“THIS is not a time for soundbites,” said Tony Blair, memorably announcing that sworn enemies in Northern Ireland had reached agreement on Good Friday on 1998. “I feel the hand of history upon our shoulders,” he added.

The former prime minister was it again this week, attempting to capture a headline or two in his own inimitable style with a pithy remark which neatly glossed over the political difficulties of a rather intractable situation.

Apparently having moved on from his role mediating the Middle East crisis, he had no decided to play political football on the subject of how merging the football leagues of England, Scotland and Wales could keep the union together.

“People used to think it was a bit trivial when I used to say we should put the football leagues together,” he said. “It’s just you need to find ways in which people are realising they have a lot in common, as well as space for the diversity of the UK. I’d do a lot more of that.”


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Well, is this trivial? Or could an unlikely alliance with the auld enemy make football the magic social glue capable of keeping Albion together in these times when Brexit and a potential second Scottish independence referendum threaten to tear it asunder? Could UK football be ‘better together?’

There is, of course, a weariness about broaching this topic, one of the hoary old chestnuts of our game.

It is ten years now since Bolton Wanderers chairman Phil Gartside floated the idea of bringing Celtic and Rangers into an 18-team ‘Premiership 2’. Go back a decade more and you have former Aberdeen and Everton chief executive Keith Wyness compared Rangers and Celtic to “two old ladies on Sauchiehall Street, lifting their skirts for every league that walks by”.

With the last serious attempt coming and going when an EFL notion to incorporate certain unspecified ‘non-English clubs’ and go to five leagues of 20 under something called the ‘Whole Game Solution’ was booted into touch back in 2016, the EFL insisted yesterday that there were no current discussions about an ever closer union of the UK’s football leagues.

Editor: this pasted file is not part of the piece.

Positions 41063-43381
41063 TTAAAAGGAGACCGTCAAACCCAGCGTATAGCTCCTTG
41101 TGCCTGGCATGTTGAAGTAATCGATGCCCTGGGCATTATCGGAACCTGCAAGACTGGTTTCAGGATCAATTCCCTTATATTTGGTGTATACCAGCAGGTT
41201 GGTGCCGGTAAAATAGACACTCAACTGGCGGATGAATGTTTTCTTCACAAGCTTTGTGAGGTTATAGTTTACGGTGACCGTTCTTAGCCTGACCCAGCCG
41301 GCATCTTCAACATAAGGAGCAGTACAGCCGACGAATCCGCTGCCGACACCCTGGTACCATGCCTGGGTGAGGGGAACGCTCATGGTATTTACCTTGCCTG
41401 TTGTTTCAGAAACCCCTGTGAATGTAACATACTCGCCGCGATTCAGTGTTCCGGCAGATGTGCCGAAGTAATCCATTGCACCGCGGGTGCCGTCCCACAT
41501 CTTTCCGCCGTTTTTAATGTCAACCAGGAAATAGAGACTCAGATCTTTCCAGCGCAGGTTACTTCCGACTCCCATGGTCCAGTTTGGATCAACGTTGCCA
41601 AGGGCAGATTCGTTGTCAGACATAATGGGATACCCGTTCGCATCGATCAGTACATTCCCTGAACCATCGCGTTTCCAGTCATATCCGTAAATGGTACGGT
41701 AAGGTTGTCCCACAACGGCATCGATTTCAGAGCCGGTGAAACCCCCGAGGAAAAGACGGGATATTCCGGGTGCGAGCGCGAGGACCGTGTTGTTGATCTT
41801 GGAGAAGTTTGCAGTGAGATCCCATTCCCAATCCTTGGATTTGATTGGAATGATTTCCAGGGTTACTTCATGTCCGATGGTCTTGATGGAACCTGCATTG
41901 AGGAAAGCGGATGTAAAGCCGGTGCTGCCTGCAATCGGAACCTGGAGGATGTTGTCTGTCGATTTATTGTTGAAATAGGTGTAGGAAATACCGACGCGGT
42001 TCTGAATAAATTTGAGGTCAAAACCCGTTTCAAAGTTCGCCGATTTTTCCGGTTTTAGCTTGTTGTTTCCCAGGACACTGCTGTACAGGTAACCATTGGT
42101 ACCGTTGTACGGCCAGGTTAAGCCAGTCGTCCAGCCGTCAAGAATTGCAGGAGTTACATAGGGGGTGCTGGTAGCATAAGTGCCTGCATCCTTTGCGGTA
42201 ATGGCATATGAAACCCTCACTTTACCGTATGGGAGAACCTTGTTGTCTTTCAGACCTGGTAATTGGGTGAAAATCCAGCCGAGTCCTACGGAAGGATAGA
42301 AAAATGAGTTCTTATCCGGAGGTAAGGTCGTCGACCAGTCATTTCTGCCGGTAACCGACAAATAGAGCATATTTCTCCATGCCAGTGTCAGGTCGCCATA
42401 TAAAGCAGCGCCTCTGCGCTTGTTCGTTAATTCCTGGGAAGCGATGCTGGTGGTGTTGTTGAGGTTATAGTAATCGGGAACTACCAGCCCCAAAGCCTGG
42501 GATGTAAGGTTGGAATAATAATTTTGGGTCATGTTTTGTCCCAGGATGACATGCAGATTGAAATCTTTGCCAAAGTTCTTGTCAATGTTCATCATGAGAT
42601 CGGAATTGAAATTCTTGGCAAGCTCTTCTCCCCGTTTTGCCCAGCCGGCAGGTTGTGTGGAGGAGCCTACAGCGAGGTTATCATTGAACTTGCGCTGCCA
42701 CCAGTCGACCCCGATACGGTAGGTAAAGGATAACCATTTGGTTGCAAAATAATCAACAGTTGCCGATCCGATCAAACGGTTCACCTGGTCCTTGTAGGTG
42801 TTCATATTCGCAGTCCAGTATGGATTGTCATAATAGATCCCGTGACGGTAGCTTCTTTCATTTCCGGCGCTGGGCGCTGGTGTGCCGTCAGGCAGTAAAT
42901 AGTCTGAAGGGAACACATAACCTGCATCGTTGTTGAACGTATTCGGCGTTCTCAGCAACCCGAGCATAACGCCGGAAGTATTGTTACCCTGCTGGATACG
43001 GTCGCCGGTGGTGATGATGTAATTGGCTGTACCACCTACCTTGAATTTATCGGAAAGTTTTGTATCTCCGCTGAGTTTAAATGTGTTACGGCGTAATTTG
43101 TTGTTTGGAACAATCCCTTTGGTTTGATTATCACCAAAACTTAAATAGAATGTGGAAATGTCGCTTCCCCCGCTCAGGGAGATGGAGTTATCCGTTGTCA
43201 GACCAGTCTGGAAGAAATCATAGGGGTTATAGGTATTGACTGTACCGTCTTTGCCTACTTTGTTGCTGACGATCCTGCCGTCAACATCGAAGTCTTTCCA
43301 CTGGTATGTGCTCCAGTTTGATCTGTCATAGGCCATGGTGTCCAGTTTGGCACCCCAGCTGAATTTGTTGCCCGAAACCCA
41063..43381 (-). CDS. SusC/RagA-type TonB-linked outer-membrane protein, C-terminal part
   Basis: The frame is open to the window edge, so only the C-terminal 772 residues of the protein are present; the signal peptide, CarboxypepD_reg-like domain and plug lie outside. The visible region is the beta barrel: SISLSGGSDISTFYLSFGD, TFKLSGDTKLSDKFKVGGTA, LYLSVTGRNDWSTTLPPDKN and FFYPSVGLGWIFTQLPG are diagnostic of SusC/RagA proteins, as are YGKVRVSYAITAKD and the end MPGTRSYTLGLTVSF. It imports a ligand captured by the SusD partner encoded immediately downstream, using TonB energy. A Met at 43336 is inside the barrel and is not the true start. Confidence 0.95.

What about Scotland? Well, we might be keener on it than some make on, even if there was nothing to suggest Blair’s old New Labour chum John Reid had given him the idea in the first place. All this is far from trivial for Scotland’s biggest clubs, who can’t exactly be said to be stagnating within Scottish football but would be forgiven if they were jealously eyeing the riches down south. And the notion of ‘cross border competition’ is one that the SPFL have been monitoring for the last few years, with a bit of window dressing being down on the sidelines.


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Inviting Welsh, Northern Irish and English conference sides into the Irn Bru Cup has been part of that process, even if the process can hardly be said to be uniformly positive. When a match with East Fife at Dublin’s Dalymount Park was called off seven minutes before kick-off, Bohemians of the Republic of Ireland pulled out of the competition which former Livingston manager David Hopkin for one has branded ‘beyond silliness’.

Even if the leagues decided to buy into Mr Blair’s logic, any merger would hardly be a simplistic process. As it is the SFA, not the SPFL, which has the Uefa membership, Scotland’s football governing body would have a say on the matter, as would the FA south of the border. It is in the SFA’s power to decide which Scottish sides get put forward for a Champions League place, not the SPFL. Mr Blair may have been getting ahead of himself but politicians have had crazier ideas than this.